Share on
HTML EMBED
Click to Copy
Marketplace Morning Report

Phishing for the greater good

May 22, 2019

Latest Episodes

Share on
HTML EMBED
Click to Copy
Marketplace Morning Report
Share on
HTML EMBED
Click to Copy
Marketplace Morning Report
Share on
HTML EMBED
Click to Copy
Share on
HTML EMBED
Click to Copy
Make Me Smart with Kai and Molly
Share on
HTML EMBED
Click to Copy
Share on
HTML EMBED
Click to Copy
Share on
HTML EMBED
Click to Copy
Marketplace Morning Report
Share on
HTML EMBED
Click to Copy
Marketplace Morning Report
Share on
HTML EMBED
Click to Copy
Marketplace Tech
Share on
HTML EMBED
Click to Copy

Credit card interest rates are rising

Marielle Segarra Oct 9, 2018
Share Now on:
HTML EMBED:
COPY

A report out today from Creditcards.com shows that credit card interest rates are on the rise. The average rate is just over 17 percent, up from about 16.15 percent this time last year and 15.22 percent in 2016.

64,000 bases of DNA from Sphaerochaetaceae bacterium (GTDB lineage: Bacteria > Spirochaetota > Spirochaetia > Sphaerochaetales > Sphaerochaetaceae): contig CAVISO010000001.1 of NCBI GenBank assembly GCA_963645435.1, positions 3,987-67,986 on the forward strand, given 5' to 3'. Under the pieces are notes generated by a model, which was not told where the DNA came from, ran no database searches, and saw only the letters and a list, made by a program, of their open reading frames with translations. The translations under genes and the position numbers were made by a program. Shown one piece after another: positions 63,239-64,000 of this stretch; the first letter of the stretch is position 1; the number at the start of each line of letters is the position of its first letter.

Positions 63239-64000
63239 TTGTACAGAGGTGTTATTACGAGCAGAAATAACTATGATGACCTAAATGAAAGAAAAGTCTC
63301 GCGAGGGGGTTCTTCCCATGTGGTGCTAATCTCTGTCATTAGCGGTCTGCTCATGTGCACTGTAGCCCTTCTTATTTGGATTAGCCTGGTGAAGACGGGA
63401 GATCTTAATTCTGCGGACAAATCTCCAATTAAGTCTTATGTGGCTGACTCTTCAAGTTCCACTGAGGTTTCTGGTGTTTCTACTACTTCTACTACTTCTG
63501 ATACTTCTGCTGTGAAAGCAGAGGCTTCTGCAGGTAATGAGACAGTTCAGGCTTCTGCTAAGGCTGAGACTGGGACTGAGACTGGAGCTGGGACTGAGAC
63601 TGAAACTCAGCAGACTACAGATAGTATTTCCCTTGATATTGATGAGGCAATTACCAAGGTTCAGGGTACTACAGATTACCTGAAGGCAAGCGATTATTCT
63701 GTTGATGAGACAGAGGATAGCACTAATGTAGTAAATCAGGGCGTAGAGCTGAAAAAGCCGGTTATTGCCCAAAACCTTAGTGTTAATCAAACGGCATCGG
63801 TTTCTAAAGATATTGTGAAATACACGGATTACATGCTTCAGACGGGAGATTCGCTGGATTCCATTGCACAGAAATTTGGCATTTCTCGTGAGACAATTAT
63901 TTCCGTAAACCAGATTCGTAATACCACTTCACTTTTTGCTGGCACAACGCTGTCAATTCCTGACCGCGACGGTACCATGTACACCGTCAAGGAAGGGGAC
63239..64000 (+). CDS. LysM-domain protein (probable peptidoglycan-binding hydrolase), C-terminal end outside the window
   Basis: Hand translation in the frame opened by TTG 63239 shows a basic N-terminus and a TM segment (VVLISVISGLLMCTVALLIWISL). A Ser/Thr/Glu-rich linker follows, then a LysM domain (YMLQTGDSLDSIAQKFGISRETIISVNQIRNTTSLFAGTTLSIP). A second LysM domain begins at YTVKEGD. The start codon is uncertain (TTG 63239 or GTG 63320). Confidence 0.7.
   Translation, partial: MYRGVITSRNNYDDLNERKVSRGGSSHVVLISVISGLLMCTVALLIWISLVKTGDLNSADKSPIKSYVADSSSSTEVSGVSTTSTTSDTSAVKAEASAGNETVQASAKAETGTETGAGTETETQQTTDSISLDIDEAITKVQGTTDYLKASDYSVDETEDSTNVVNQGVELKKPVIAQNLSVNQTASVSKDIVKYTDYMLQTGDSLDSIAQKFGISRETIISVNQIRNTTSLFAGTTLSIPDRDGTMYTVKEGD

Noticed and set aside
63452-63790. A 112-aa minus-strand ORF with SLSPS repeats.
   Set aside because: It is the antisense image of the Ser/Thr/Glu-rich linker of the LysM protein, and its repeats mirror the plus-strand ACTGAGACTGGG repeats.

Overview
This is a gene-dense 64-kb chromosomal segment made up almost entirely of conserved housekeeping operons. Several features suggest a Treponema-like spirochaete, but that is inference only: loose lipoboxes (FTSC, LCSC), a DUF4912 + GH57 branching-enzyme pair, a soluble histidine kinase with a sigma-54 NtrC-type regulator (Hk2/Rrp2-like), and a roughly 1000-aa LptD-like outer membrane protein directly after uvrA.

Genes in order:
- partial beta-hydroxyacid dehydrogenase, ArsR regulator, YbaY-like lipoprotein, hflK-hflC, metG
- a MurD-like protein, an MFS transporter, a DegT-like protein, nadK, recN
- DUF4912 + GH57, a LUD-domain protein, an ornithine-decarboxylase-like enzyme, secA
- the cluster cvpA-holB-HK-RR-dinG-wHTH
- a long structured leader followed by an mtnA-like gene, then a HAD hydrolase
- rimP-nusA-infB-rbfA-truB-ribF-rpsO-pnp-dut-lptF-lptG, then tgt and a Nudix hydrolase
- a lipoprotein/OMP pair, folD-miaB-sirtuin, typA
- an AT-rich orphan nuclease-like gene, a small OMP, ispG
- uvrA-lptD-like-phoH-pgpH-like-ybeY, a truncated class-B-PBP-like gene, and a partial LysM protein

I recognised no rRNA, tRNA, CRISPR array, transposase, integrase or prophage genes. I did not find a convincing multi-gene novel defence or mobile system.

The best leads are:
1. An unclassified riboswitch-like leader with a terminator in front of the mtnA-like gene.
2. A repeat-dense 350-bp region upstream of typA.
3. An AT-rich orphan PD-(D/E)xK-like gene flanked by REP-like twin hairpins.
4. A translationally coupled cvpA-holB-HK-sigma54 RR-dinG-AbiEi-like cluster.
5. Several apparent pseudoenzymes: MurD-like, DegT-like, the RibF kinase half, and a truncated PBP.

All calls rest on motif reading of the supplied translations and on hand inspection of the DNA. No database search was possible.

The reason? The Federal Reserve has been hiking interest rates since 2015. That means banks have been paying more to borrow money, and they’re passing that cost on to their customers, including credit card borrowers, said Lucia Dunn, professor emeritus at Ohio State University.

“Everybody that they’re lending money to is going to have to pay more, too,” Dunn said.

Low-income cardholders are likely be hit the hardest, Dunn said.

“The people who pay the highest rates are the people with the lowest credit scores — the people who are considered riskier by banks,” she said.

According to the Fed, more than 40 percent of households had credit card debt in 2016 — $5,700 on average.

“I think it’s really important for consumers to realize just how expensive credit card debt can be,” said Ted Rossman, an analyst at CreditCards.com. “I mean, something like 17 percent. You’re talking several hundred dollars of interest per year.”

And rates are expected to keep rising.

How We Survive
How We Survive
Climate change is here. Experts say we need to adapt. This series explores the role of technology in helping humanity weather the changes ahead.